Cash-strapped youngsters forced to take fewer holidays

The lasting impact of the recession has forced youngsters into taking fewer holidays over the past 12 months, according to new research.

The Association of British Travel Agents (ABTA) surveyed 2,008 Brits to find that those aged between 16-24 took an average of one less trip in the year to August 2013 compared to the 12 months beforehand.

Survey results cited by show this group taking an average of 3.7 holidays in the year up to August 2013 – a decline on the 4.7 taken in the previous 12 months.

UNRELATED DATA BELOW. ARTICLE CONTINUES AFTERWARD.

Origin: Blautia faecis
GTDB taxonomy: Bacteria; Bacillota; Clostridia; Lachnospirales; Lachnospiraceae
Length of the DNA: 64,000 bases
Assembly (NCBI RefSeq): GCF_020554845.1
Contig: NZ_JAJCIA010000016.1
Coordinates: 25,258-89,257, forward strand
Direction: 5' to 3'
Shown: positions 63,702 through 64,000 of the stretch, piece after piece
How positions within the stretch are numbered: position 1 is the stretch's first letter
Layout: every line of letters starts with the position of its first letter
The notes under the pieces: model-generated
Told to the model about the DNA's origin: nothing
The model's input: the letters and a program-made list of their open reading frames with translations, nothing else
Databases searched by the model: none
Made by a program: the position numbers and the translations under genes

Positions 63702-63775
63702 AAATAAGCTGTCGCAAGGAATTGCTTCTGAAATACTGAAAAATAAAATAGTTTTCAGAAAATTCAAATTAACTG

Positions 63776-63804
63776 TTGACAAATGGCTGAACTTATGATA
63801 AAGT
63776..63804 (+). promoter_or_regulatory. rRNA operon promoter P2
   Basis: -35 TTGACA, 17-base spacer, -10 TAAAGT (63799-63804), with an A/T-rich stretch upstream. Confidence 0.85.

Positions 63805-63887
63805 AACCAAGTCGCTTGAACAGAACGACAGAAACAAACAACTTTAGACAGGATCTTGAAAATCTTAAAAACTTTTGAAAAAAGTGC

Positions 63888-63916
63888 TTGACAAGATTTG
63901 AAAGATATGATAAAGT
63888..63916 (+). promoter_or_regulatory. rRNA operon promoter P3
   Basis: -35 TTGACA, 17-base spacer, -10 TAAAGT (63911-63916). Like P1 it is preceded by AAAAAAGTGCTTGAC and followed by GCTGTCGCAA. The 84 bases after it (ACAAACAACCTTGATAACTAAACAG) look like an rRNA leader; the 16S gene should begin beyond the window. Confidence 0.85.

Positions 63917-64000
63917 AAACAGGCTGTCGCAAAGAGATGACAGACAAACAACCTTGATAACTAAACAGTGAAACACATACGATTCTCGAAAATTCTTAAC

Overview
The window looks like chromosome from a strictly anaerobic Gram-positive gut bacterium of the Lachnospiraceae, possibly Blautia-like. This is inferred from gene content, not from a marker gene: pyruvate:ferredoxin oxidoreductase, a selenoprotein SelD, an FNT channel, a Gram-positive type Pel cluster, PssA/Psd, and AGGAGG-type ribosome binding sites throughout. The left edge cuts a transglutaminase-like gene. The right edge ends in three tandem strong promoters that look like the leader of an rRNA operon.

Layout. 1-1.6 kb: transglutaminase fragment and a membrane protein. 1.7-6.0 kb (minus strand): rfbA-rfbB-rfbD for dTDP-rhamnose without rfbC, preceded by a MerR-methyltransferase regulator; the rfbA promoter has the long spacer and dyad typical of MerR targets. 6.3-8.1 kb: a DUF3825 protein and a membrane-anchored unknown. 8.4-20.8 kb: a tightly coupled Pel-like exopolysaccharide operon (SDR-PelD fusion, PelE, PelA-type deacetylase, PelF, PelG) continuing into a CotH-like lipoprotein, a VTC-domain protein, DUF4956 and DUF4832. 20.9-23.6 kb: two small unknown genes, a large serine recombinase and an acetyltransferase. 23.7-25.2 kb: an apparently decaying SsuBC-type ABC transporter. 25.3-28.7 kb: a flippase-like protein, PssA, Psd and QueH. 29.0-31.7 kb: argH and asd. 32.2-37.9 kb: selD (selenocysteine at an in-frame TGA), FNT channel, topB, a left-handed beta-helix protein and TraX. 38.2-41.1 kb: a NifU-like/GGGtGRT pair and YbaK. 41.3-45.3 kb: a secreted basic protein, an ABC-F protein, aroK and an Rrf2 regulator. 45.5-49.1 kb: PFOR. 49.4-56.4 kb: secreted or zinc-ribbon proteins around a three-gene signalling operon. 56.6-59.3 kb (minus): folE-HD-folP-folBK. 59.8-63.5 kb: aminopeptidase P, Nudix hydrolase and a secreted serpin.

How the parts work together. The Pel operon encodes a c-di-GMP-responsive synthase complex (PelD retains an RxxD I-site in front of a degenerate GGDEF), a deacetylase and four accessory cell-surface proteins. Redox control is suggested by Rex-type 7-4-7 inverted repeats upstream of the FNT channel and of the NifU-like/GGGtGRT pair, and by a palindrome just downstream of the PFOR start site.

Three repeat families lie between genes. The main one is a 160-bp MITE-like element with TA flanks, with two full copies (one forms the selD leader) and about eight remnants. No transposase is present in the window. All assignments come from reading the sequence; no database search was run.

Unemployment and rising tuition fees are said to be crippling their finances to the extent that luxuries like foreign holidays may be out of reach. This is far from the case among 'baby boomers', or those aged between 55 – 64, who actually increased their number of holidays from 2.7 in the year up to August 2012 to 3.1 this year.

Talking to, ABTA said its research indicates that youngsters are asking their parents to help them fund the few holidays they can afford.

Without this resource to hand, those aged between 35 – 44 took just 2.5 holidays over the last year – the lowest across all age groups.

People in Wales and Northern Ireland were the least travelled across Britain, while Scots and those in the north west of England enjoyed the most trips.